One of the things that held me back the longest in setting up this website was the lack of a photo of me. I’d spent so long hiding behind the camera, my ski helmet, a cat – there were no photos of my face.
I was putting it off, for all sorts of reasons. Like:
They were all just excuses, though. A way of avoiding a simple photo. And I was using them as a reason to not go ahead with something I really wanted to do.
Finally, I realised I was hoping for a different face.
That doesn’t even make sense. I’ve got this face, it does all the things a face is meant to do. The world copes with my face on a daily basis without major incident.
As Erin McKean said: “… You don’t owe prettiness to anyone… Prettiness is not a rent you pay for occupying a space…”
Maybe I was hoping for a different me. A slimmer, less wrinkly, less untidy me. A braver, more socialable me. A cleverer, nicer me. A kinder, less bossy me.
Then I went to the graduation for the people finishing training just ahead of me. We talked of coffee and cake, of families and friends, of new ideas and rediscovered passions.
I came home, took the camera and the remote control out into the garden. Hey presto, a photo. It looks like me. You could recognise me in a crowded room from it. I’m smiling; my hair is shining in the afternoon sun; I’ve managed to get the background suitably blurry. It’s a decent picture. I look like the kind of person I might quite like to meet – open, friendly, interested, engaged.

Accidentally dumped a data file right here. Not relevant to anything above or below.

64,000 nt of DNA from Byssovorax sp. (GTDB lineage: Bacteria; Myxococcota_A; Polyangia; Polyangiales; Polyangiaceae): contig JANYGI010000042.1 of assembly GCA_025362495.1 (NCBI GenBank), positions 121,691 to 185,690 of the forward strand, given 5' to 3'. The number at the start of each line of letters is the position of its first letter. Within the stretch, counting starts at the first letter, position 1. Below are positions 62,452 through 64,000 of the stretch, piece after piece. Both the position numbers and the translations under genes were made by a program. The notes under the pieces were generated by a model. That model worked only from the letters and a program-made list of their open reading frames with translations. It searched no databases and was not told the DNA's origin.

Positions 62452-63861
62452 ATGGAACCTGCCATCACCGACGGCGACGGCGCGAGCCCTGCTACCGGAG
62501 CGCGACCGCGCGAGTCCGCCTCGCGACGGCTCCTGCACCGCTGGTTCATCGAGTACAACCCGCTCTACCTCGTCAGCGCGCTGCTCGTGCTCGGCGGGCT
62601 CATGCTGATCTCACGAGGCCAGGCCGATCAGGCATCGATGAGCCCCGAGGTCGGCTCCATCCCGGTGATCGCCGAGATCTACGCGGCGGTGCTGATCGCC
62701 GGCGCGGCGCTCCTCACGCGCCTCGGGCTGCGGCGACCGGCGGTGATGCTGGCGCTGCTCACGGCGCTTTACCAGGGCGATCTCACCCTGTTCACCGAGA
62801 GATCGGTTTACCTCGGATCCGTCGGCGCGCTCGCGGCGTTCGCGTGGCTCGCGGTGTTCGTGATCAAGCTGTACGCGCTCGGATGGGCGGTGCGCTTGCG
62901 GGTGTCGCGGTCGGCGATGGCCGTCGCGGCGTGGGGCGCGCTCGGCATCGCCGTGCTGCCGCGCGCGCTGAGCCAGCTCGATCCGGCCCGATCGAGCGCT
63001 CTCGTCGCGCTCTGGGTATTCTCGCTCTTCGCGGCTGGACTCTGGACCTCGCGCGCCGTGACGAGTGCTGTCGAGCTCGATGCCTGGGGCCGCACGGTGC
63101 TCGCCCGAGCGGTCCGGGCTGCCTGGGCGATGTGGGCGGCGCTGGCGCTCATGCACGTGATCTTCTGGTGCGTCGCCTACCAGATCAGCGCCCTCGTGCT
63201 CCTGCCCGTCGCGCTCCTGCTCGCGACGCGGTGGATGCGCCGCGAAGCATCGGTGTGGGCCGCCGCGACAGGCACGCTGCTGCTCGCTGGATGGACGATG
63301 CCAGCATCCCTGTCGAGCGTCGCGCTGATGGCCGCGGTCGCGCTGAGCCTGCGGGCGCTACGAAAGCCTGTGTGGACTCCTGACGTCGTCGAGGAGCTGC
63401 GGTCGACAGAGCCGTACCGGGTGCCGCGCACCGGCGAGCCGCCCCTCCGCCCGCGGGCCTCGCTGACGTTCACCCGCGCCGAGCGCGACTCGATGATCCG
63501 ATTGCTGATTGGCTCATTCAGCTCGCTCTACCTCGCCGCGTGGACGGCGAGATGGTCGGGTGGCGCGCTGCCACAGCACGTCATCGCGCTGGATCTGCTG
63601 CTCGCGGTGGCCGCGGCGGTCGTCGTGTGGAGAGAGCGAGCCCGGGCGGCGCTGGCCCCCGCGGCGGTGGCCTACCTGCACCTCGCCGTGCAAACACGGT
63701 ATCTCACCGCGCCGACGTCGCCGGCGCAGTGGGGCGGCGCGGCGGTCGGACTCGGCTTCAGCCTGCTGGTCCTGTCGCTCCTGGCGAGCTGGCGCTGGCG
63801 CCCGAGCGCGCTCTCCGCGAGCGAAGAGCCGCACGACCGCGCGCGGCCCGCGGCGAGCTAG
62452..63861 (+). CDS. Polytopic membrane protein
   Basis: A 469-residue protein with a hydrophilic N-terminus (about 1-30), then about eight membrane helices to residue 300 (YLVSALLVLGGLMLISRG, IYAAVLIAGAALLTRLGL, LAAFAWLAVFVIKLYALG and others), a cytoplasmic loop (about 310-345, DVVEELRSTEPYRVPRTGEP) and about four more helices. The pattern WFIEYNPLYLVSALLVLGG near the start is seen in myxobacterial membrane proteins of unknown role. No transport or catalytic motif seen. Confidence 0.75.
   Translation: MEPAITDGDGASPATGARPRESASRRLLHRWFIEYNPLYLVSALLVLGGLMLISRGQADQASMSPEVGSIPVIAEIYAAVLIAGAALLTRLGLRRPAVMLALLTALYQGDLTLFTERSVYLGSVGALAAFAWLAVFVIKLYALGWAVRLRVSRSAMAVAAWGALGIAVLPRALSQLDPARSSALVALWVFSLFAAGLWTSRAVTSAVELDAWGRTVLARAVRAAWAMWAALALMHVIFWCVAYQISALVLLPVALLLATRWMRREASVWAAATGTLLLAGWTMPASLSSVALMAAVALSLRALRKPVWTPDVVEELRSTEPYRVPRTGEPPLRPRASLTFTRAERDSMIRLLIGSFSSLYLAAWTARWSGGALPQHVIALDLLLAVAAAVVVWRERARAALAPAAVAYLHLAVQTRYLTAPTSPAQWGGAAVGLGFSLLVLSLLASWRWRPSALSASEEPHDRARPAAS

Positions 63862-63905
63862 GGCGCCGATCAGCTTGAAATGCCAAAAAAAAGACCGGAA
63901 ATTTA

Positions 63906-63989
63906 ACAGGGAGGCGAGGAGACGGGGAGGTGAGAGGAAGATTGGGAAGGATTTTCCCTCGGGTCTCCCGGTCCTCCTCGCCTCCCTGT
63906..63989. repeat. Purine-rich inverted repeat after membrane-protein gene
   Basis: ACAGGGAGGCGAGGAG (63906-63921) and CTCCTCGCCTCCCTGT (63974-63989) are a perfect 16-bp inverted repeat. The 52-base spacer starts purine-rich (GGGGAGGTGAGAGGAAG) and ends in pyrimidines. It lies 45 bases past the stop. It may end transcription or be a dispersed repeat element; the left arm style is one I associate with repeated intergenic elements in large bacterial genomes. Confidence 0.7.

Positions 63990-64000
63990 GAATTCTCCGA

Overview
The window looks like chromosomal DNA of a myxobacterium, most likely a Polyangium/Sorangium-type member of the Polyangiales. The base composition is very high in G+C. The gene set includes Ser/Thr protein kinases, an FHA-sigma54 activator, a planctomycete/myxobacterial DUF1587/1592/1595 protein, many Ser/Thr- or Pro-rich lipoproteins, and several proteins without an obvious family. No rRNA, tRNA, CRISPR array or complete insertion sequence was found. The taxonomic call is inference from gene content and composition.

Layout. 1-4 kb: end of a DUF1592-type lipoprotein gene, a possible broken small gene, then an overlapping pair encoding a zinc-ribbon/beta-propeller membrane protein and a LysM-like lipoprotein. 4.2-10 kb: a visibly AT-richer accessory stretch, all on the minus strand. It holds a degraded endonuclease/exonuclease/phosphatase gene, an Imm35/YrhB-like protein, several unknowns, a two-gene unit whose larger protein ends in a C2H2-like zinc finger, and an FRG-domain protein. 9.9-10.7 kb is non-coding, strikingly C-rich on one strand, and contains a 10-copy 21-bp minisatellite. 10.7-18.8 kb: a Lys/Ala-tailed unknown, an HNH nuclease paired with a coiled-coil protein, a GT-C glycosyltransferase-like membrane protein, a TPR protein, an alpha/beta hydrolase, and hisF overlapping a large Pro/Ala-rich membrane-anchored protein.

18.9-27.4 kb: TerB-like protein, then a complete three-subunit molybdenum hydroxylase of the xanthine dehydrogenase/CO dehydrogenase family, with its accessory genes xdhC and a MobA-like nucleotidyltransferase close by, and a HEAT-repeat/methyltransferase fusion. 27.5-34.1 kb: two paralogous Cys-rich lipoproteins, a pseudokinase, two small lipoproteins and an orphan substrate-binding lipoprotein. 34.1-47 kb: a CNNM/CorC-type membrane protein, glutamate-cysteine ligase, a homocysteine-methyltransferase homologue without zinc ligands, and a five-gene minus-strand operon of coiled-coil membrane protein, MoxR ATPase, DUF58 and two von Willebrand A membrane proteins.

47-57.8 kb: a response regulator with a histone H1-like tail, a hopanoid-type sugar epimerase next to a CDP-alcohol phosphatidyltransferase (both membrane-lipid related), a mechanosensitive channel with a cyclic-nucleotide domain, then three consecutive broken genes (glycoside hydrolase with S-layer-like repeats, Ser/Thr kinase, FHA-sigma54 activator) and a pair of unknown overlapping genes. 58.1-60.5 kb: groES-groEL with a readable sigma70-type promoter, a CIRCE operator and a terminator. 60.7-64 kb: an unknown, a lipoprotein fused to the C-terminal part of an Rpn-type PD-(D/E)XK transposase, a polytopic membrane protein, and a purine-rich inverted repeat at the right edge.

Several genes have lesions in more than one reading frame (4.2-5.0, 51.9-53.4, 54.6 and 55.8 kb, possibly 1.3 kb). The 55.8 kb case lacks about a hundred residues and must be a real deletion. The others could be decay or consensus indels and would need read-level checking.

All the ideas I had about what I look like and who I am, blown out of the water. Those ideas were stopping me getting on with my website, with work and with life. When I put those ideas aside for a moment, turns out my face is just fine the way it is (wrinkles and all). I’m just fine the way I am.
Syd Banks said, “Ego is only what you think you are and what you think of life, nothing more, nothing less.” Turned out all those excuses were nothing more than ego, taking a trip.
Sara is a facilitator in the Principles behind Subtractive Psychology, helping you get more out of life by having less on your mind.